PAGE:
This Phase was identical to the Phase 3 prototype trial, the only difference being the updated prototype design. A total of 13 frontline HCPs were recruited; 2 were nonresponses, and 2 withdrew in the mid-process of Phase 4, resulting in 9 frontline HCP participants (2 had participated in Phase 3 only, 7 were completely new to the face shield study, and no participant had been part of Phase 2, 3, and 4 throughout). Individuals participated in a 15-minute brief interview and a verbal survey with one researcher, who summarized and coded the frequency of reported issues as in Phase 2.

      Results

      Face shield designs

      All iterations of face shield designs can be found and downloaded online.[https://labs.vtc.vt.edu/parker/research/face-shields/] Calculated in conjunction with manufacturing partners, the current shield design can be manufactured for under $15.

      Phase 1

      From the survey responses, 4 major design elements were identified: too hot while wearing the face shield, fogs easily, has poor visibility, and is difficult to clean (Table 3). Out of 199 participants who have used face shield type A, 88.9% of them reported the problem of fogging up being the top concern. Similarly, fogging up was the most reported problem for face shield designs B, C, E, and F as identified by 88.5%, 88.6%, 79.2%, and 76.5% of respondents, respectively. Whereas, poor visibility was the most frequently reported problem for face shield type D.
      Table 3Top three themes of reported problems by face shield designs (n = 1,609 [ A = 199, B = 655, C = 508, D = 43, E = 106, F = 98])
      ThemesFace shield AFace shield BFace shield CFace shield DFace shield EFace shield F
      Product practicalityFogs up88.9%88.5%88.6%69.8%79.2%76.5%
      Poor visibility73.9%73.3%72.6%55.8%50.0%66.3%
      Too hot69.3%61.8%63.0%41.9%48.1%64.3%
      Product designSnags hair28.6%38.6%31.7%27.9%36.8%35.7%
      Leaves marks on face27.6%19.4%17.5%20.9%23.6%19.4%
      Too big/small23.1%14.2%14.2%14.0%16.0%18.4%
      Staff safetyHurts face20.6%12.2%14.4%9.3%30.2%20.4%
      Headache7.5%5.6%6.1%7.0%14.2%7.1%
      Patient safetyDifficulty breathing4.0%3.8%4.3%0.0%4.7%3.1%
      Patient safety concerns1.0%6.0%3.7%4.7%3.8%3.1%
      Qualitative analysis of free text responses identified additional recurrent issues: the face shield got in the way of the task, was problematic for staff with glasses, got scratched, dented, or creased easily, resulted in headaches, and made it difficult to communicate. Five to 10 percent of participants reported that the shield fit too close to the face, had patient safety concerns, difficulty breathing, or created glare.
      Four primary themes were developed using the results of both quantitative and qualitative feedback from survey questions 3 and 4 respectively: (1) Product Practicality, (2) Product Design, (3) Staff Safety, and (4) Patient Safety. Findings from the thematic analysis of Survey Questions 3 and 4 are shown in Table 3.
      The MANOVA analysis was significant for face shield type (Pillai's Trace = 0.269, F = 3.454, df = (5,130), P < .001), indicating that staffs’ feedback was impacted by which face shield that they used (Appendix E). Post-hoc Tukey HSD analysis (Appendix F) found that no current design had a clear design advantage over any other. For example, participants rated design “D” worse for cleaning and durability, but scored better compared to others on fogging up or being too hot. Based on our quantitative and qualitative findings, our multidisciplinary team integrated common issues to inform the development of 6 design criteria as articulated in Table 4.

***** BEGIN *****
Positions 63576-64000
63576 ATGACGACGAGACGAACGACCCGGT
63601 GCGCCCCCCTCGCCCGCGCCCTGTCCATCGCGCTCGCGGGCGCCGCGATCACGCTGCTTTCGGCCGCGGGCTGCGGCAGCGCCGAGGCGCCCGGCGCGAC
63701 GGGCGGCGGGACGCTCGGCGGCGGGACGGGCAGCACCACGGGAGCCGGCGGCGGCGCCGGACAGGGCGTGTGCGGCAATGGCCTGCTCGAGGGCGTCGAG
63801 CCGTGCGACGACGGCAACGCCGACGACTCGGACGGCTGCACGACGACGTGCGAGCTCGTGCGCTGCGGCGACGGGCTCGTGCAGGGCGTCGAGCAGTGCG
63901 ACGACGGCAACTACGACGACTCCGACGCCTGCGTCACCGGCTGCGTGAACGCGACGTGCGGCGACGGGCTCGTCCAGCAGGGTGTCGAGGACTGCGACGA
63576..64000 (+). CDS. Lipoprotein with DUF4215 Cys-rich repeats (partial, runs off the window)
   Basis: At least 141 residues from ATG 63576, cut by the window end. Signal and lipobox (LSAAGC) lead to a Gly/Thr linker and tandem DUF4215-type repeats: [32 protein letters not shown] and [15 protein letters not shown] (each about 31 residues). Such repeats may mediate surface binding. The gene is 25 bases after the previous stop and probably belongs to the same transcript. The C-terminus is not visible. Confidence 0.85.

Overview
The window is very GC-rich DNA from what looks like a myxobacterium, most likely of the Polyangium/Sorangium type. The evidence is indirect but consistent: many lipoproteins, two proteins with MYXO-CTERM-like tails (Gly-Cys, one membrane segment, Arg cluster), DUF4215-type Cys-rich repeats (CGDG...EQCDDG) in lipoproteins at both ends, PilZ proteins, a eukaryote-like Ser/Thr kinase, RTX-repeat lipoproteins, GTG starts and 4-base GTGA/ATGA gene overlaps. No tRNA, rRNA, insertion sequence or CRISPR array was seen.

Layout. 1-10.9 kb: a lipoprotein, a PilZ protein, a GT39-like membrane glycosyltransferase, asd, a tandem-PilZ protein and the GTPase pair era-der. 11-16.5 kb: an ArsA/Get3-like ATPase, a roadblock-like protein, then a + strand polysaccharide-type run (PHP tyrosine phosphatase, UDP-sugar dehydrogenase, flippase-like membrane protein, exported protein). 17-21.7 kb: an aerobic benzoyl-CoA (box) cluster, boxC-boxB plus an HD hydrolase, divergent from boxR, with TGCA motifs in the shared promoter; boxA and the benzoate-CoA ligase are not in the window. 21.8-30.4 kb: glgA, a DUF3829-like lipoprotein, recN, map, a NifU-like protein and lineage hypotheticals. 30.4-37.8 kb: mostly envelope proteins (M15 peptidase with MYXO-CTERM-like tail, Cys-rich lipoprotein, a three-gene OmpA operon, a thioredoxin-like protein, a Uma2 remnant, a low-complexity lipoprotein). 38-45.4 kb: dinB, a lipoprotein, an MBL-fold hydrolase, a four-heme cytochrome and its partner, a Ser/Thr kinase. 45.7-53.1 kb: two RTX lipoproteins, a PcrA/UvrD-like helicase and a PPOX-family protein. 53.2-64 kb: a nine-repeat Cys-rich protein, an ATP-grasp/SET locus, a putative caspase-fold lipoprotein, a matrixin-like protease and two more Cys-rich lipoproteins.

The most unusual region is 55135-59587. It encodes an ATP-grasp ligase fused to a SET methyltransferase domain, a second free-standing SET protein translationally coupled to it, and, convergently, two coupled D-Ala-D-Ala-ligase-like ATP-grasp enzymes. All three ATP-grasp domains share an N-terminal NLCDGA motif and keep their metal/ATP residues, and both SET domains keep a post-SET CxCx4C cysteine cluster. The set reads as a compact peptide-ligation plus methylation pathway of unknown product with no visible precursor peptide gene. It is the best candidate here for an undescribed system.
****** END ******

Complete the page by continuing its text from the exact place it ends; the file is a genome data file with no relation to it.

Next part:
Table 4Design criteria and respective supporting data
      Design criteriaSupporting data
      The ability to adjust the visor (both closer or further from the face and vertical lift for articulating it up/out of the way)Visor being too close, fogging, too hot, problematic for staff with glasses or wearing additional PPE under the visor, leaving marks on the face, headaches, difficult to communicate
      Lighter design (shift weight to the top of the head)Leaving marks on the face, headaches, hurts face, claustrophobia
      VentilationToo hot, difficulty breathing, fogging, inability to properly care for patients
      Anti-fogging, anti-glare shieldFogging, glare, inability to properly care for patients
      Flexibility of movementInability to properly care for patients, too big/small, headache
      DurabilityDifficult to clean, dents or creases

      Phase 2

      To address the major problems reported in Phase 1, a newly designed face shield was prototyped by our team, including engineering collaborators. This face shield consisted of 3 components: (1) An anti-fog coating on the inside of the plastic face covering and an opaque visor on the top of the forehead to reduce glare,[https://fsicti.com/] (2) 3D-printed core plastic with a controllable hinge to flip the front covering up and down, as well as adjustable venting interspace above the forehead to reduce heat, and (3) elastic straps with adjustable tightness as well as support preference on the top and/or back of the head to accommodate migraine due to tightness.